There is also another book “Creative Destruction of Medicine” that I have started to read. Mindblowing. Let me say that the potential in Medicine is mindblowing and next to nothing has been put in practice.

  22. Kishore Jethanandani
    June 25, 2013

    @Tom: This is the age of personalized medicine and drugs and medical devices work for some patients and not for others. Its frustrating for the medical profession that the FDA does not get it. I am learning some of this stuff from my wife who is in the biotech industry and does regulatary compliance work.

     

    The point is to separate the cohorts of patients who respond to treatments and other who don't.

  23. Kishore Jethanandani
    June 25, 2013

    Clayton Christensen is calling for a dramatically new type of system rather than the piecemeal approach being taken now. He differentiates four types of situations and type of treatment a patient needs. Its hard to summarize a 500 page book but I will try.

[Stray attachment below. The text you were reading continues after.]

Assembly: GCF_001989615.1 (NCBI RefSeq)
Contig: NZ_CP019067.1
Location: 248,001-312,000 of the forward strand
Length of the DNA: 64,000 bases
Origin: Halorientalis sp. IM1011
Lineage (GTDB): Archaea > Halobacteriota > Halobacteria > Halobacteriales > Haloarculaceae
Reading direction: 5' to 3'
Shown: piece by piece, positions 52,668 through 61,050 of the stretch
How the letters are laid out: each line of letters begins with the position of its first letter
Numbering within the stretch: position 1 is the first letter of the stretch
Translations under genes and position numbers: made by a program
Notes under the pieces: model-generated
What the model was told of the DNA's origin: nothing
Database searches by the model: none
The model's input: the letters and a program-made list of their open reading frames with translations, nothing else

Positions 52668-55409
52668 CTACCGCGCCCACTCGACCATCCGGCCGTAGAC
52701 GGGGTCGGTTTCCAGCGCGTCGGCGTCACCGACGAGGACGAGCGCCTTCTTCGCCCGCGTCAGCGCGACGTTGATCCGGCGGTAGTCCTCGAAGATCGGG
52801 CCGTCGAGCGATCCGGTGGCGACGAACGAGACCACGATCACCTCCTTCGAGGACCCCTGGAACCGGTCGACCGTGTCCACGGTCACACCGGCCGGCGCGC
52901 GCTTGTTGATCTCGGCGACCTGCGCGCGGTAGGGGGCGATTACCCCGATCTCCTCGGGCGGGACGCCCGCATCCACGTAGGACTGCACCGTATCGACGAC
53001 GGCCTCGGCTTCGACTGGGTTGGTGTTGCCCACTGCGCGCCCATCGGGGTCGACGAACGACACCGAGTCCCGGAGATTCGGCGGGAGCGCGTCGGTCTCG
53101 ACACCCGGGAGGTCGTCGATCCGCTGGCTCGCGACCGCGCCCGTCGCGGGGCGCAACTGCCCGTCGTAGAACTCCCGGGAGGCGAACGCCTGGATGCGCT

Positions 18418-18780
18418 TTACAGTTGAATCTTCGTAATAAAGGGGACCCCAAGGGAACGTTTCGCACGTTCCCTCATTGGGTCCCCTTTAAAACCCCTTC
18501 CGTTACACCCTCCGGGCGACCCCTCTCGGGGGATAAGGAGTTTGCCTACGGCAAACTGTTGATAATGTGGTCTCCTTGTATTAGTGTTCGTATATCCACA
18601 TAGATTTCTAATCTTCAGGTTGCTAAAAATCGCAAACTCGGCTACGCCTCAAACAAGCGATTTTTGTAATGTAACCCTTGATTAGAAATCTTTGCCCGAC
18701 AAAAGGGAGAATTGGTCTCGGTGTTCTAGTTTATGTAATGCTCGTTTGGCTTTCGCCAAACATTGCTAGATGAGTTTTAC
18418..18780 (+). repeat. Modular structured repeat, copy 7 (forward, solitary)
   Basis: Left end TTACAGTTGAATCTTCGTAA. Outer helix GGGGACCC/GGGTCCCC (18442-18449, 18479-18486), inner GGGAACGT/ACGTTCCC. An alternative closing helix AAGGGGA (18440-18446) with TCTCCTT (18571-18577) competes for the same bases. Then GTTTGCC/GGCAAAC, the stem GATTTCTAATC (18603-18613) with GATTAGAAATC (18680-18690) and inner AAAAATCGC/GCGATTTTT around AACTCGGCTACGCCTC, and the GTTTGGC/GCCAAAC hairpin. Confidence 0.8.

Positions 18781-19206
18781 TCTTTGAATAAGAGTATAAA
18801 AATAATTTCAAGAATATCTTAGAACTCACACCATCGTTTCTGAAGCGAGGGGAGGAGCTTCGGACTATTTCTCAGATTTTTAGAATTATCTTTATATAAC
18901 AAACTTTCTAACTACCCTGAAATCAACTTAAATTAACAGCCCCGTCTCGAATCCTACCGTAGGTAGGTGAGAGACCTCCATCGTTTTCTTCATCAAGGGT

So hospitals should be places where a great deal of diagnosis is required. Here he wants to have a multi-disciplinary approach were all aspects are looked at compared to a situation today patients fo from one doctor to another till something works. Where it has been tried, this method improves quality of care dramatically. At this level, he calls for more use of databases to benefit from the collective experience

     

    Second, where diagnosis is proven and you know the steps to go through as in cardiology, clinics can lower cost by specialization in specific fields.

     

    Third, you have places where nurses treat simple things like cold, fever, allergies and the rest. Patients get this in the neighborhood.

     

    Finally, you have home care for the chronically ill. 

     

    Altogether, savings of a trillion dollars are possible which means about 50% reduction in costs.

     

  24. _hm
    June 25, 2013

    We are extravagant for our non-essential wants. So for anything related to medical devices, I first read Made in Germany or UK or USA before purchasing it. Incremental price difference is insignificant in purchase decision.

  25. hash.era
    June 27, 2013

    Do you mean that German products are much more cheaper is it ? 

  26. _hm
    June 27, 2013

    Connoisseur love product made by them. Looking at quality and beauty of product, cost of product is not important.

     

  27. hash.era
    June 30, 2013

    @_hm: Yes true but just because of the beauty and the quality you cannot define a high value for it.